5. r6c5=8 This was much faster. Time: 10:20. Looking at the sixth row, this was the only place on the row that 8 could go to.

6. r6c1=7

7. r6c3=9 These two were easy to see since there is already a 9 in column 1.

8. r3c3=7 It took me some time to see this easy thing. The time is 11:59. I drew the lines through the 7s in blocks 3, 4, and 7 to locate the 7 in block 1.

9. r7c8=1 Its either 1 or 9. If it is 9, there will be an error in trying to fill c9. 1 will go to r7c7, r5c8, and r3c9. The last two squares on the column can only contain 7 now as 8 and 9 are both already in the block. Time: 25:00

10. r9c9=1 A glance at column 9 gave me this one. 1, 5, 8, and 9 are missing from c9. 5,8, and 9 are already in r9. Time: 27:49

11. r5c8=1 Searching for the next 1, this was easy to see. I drew a line with the last 1. It showed me that block 3 has a 1 in column 7. Block 6 now had to have a 1 in column 8 which gave me the result.

12. r5c2=5 Seaching for 5s, I found this cell which is the only in the row that 5 can go to. I first looked at the 5 in column 7 which showed that block 6 would have a 5 in row 4. Since there is a five in row 6 as well, the 5 of block 4 had to be in row 5. The 5 in block 7 confirmed the cell as well.

13. r2c1=5

14. r3c4=5 (28:45) These two fives are pretty easy to see by drawing lines through the last few 5s.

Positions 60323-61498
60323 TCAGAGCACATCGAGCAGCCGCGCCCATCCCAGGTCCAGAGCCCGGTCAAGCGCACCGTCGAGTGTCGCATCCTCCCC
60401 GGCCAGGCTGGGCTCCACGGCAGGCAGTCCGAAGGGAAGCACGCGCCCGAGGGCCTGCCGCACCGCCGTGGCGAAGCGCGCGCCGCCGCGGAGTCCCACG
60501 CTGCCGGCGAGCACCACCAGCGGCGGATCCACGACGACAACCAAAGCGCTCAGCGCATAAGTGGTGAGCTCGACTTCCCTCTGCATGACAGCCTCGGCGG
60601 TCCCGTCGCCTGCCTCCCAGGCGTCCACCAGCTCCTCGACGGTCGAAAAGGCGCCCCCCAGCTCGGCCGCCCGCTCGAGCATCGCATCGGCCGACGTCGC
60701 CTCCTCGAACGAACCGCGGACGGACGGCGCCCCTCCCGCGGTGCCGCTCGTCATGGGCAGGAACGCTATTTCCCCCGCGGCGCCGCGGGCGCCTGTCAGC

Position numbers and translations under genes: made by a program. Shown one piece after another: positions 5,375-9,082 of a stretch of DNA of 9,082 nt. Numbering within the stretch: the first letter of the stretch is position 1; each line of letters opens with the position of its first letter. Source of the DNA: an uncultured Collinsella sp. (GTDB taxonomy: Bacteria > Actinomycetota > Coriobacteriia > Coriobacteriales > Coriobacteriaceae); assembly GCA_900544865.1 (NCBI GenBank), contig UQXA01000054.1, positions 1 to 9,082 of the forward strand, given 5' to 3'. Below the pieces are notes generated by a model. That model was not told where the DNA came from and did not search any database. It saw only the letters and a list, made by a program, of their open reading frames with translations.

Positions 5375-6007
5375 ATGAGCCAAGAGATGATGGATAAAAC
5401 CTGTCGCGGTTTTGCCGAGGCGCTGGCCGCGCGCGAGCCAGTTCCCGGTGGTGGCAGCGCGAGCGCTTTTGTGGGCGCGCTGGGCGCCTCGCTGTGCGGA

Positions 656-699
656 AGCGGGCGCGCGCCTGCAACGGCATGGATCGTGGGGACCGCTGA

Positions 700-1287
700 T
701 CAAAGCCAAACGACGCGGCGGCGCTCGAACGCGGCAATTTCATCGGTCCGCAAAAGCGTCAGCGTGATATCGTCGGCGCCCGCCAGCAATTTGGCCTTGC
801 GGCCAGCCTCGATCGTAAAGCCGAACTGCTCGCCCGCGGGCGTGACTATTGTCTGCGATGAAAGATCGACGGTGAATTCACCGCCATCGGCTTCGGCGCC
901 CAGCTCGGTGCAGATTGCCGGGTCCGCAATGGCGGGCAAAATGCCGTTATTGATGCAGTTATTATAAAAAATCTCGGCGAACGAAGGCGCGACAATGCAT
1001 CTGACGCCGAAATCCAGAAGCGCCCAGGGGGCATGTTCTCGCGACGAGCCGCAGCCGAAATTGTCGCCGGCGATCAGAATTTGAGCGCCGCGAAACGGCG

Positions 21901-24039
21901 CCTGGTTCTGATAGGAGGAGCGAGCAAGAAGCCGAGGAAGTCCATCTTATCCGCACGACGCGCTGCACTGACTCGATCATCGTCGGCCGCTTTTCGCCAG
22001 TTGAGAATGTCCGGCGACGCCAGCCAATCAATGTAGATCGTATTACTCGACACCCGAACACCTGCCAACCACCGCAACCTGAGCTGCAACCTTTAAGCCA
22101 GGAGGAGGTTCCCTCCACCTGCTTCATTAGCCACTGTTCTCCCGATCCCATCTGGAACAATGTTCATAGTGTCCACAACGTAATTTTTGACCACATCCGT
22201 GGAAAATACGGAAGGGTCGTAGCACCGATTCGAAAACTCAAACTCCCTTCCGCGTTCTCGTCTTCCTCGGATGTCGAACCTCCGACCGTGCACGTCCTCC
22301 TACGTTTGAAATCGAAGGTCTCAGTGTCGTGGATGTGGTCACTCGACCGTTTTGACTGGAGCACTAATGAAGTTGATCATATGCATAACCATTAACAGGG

15. r4c1=2

16. r5c3=4 (28:55) This was as a result of trying to fill the last two cells of block 4.

17. r9c2=4 (29:21) Looking for 4 in column 2

18. r7c1=1

19. r2c3=1 (29:48) Looking at block 7: 1, 2, and 8 remained. 2 and 8 are already on column 1. So, 1 had to be at the two places mentioned.

20. r1c1=6 (29:54) The last cell in column 1.

21. r1c4=7 (30:15) I looked at row 1. 1, 7, and 9 remained but 1 and 9 were already in column 1.

22. r3c7=1 (30:50) The lines drawn from the 1s in blocks 1 and 9 intersected leaving only this square.

23. r9c8=5 (31:15) I looked at column 9 and counted: 5, 8, and 9. I looked at block 9 and knew where to put 5.

24. r4c8=5 (31:24) This didn't take too long after drawing lines from 5 in blocks 3 and 6.

25. r8c8=7 (31:32) This is the last cell in the column.

26. r7c7=4. (32:22) I looked at row 7 and saw that there was nowhere else that 4 could go to.

27. r8c5=4 (32:28) This last 4 could easily be seen by drawing lines.

29. r7c8=2

30. r7c9=2 (32:58) Attempt to fill block 9 was successful, thanks to the 3 at r8c1.

31. r7c3=2

32. r8c3=8 (33:05) This was very easy. I tried to fill the last two cells in block 7.

33. r8c6=1 (33:11) The last cell in the row.

34. r1c5=1 (33:17) Drawing two lines from blocks 1 and 8 would have been enough to see the only position for 1 in the block.